I wanted to share how I convert some recipes to be plant-based. A lot of my recipes come from whatever sounds good to me, or from family recipes that I’ve converted some way to make them plant-based/vegan. There are so many vegan recipes out there that use different methods that you don’t know which ones to make. Or for me and my soy allergy, a lot of the recipes I found 3 years ago used highly processed/soy ingredients and I’m wasn’t sure where to go from there. Then with family recipes that I love, I wanted to keep it as close to the original as I can.
Although I’m not great at substituting everything, there are a lot of things I have learned. One thing I’m still trying to get right is replacements when baking, mainly eggs. I’ve tried things that work and then in other things they don’t work so well. One example was when I was trying to make the brownie recipe that I posted a few days ago, the story is here. So I’ll have to get back with you on what egg replacements work best with what recipes…whenever I figure it out.
I’ll be doing this in sections. So this first one will be talking about replacing cow’s milk, the different alternatives, and why some might work better than others.
REPLACING Cow’s MILK:
With most recipes you can replace cows milk for any plant-based milk and the outcome and taste will be similar. And usually, unless milk is the main ingredient, it has a slightly different taste but doesn’t take away from the original dish. But at times there is a difference depending on the protein content and fat content of the plant-based milk. So I wanted to break down the different plant-based milks from what I understand, to help you decide which one to use to replace in your recipes. I hope it’s helpful!
NOTE: There are many varieties within plant based milks – unsweetened, sweetened, vanilla, etc. I usually buy the unsweetened for cooking purposes and then use the sweetened or vanilla to use for smoothies, cereal, or coffee. There was a funny story with one of my first encounters with making a vegan mac n cheese, and I used vanilla almond milk… Oops! James has lived through a lot of those moments.
- Soy Milk – I stay away from soy, but soy milk is the closest comparison to cow’s milk when it comes to proteins. This is part of the reason why there are so many soy-based dairy-free products out there like cheese and butter. It’s how the process happens with the proteins. Don’t ask me in detail, but I know it makes a difference. However, we are starting to see more and more soy-free products and I’m very grateful for that!
- From Low Fat Milk to Whipping Cream Substitutes: To go from the thinnest (less fat) to the thicker (more fat) of the milks, here is the order from lowest to highest fat from my understanding of working with them.
- Non-Fat to 1 % Milk Replacement: Grain Milks – Rice, Oat, Quinoa, Etc.
- 2% Milk Replacement: Soy Milk, Nut Milks (some of the grain milks can be thicker and can be more like 2% milk, but from my experience it depends on the brand)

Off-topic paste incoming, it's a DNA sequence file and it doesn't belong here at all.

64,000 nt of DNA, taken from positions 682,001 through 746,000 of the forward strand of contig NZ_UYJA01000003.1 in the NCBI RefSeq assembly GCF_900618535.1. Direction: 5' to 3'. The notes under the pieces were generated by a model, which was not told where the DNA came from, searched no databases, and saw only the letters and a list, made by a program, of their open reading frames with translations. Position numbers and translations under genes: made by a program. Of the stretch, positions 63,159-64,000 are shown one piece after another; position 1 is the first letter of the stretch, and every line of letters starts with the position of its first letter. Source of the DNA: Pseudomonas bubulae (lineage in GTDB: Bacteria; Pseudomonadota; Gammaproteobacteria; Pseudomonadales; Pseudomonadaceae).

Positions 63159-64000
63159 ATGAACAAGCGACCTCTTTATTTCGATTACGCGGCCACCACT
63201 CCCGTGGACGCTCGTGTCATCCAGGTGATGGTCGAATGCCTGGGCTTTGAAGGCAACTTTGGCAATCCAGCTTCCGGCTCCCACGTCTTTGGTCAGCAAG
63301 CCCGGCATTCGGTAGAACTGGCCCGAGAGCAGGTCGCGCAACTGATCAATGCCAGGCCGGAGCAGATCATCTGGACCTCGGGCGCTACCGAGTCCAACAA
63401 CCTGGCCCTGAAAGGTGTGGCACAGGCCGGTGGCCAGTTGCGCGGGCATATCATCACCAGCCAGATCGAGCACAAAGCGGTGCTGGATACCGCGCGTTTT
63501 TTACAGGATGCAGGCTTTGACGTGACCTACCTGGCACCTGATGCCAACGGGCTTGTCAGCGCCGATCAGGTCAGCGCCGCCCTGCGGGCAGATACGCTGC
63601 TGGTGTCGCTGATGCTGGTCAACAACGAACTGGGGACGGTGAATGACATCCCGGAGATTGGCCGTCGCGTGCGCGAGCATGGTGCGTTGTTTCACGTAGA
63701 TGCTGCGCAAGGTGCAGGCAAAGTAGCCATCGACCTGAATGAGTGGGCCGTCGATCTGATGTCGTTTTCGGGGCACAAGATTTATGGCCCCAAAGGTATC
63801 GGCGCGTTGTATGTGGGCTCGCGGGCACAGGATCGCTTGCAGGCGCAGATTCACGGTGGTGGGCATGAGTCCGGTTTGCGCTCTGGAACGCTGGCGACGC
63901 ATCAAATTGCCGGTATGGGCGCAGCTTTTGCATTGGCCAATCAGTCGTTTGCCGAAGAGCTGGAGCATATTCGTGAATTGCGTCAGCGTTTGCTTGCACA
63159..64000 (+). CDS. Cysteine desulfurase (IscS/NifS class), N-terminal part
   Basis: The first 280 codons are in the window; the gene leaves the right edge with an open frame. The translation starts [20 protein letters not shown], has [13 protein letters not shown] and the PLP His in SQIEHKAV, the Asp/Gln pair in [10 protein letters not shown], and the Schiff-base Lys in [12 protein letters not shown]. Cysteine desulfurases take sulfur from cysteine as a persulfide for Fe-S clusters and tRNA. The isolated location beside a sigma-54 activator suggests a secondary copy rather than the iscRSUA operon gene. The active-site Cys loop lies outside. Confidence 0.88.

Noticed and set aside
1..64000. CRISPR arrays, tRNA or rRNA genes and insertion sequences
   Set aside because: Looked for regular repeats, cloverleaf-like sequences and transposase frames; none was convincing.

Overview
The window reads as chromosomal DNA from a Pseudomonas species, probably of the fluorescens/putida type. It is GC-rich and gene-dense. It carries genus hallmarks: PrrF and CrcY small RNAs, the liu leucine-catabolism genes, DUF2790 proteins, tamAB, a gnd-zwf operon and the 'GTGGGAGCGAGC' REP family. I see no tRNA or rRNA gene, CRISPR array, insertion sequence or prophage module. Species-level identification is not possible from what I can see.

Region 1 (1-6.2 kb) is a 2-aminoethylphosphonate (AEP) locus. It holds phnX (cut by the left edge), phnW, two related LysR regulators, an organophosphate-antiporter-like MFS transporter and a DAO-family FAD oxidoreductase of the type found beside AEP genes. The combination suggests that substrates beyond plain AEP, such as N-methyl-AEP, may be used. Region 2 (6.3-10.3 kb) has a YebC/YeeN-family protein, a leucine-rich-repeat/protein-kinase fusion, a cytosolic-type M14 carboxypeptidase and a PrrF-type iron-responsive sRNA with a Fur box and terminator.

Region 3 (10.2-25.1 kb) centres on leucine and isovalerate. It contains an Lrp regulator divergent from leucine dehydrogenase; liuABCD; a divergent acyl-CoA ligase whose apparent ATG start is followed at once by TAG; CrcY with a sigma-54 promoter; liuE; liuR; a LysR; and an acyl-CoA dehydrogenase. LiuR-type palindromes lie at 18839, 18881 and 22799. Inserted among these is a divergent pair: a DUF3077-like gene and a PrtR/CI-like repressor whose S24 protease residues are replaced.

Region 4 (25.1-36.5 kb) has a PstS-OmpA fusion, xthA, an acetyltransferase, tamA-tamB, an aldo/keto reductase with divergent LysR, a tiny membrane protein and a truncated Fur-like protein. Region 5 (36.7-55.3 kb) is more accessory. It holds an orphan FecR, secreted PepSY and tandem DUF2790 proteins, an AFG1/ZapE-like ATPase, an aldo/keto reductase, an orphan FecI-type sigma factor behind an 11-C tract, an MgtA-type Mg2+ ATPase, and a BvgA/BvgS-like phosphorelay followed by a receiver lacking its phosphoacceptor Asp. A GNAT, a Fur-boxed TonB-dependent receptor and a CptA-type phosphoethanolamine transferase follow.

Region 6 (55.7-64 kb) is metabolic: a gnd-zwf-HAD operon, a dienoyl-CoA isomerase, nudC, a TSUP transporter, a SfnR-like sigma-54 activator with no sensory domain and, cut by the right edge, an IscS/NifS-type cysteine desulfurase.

- 2% – Whole Milk Replacement: Nut Milks – Almond is lowest in fat, Cashew is highest in fat – which means it’s usually thicker/creamier.
- Whole Milk Replacement: Coconut Milk in the Carton or Cashew Milk. Coconut milk in the carton usually has the consistency of what Whole Milk would be. Coconut Milk has one of the highest content of fat, along with cashew milk being the highest in fat for nut-based milks.
- Half & Half Replacement: Coconut Milk Can Full Fat – thicker than carton coconut milk and has the consistency more of half and half when shaken. It will still have a slight coconut taste however.
- Whipping Cream Replacement– Coconut Fat from “Full Fat” Can. Different brands of coconut canned milk can differ in the amount of fat it has, but when you get the full fat canned coconut milk, cool it off in the fridge (not freezer), and then open it a few hours later, DO NOT SHAKE, the cream (fat) will rise to the top and the water will sink to the bottom. You can use this in place of whipping cream. The only thing I know about whipping cream is that it’s very cold full-fat cream that is whipped to allow air in so that it gives it it’s fluffy texture. So using that same logic, you are replacing the full-fat cow cream and replacing it with coconut fat. Same rules apply – keep it cold, keep the bowl cold, and whip, whip whip! The water holds most of the coconut flavor, so the cream doesn’t have much flavor which is great for substituting creams in any recipe – sweet or unsweet – like creamy pastas, homemade ice cream, mashed potatoes, etc.
I hope this helps when you are trying to replace or convert a recipe that you have to replace a form of cow’s milk. This is one of the easier things to replace, but knowing the slight differences between them can sometimes make all the difference.
Have fun cooking, remember not to use vanilla almond milk in your mac n cheese, AND HAVE A HAPPY, HEALTHY, AND cow’s milk-free KITCHEN!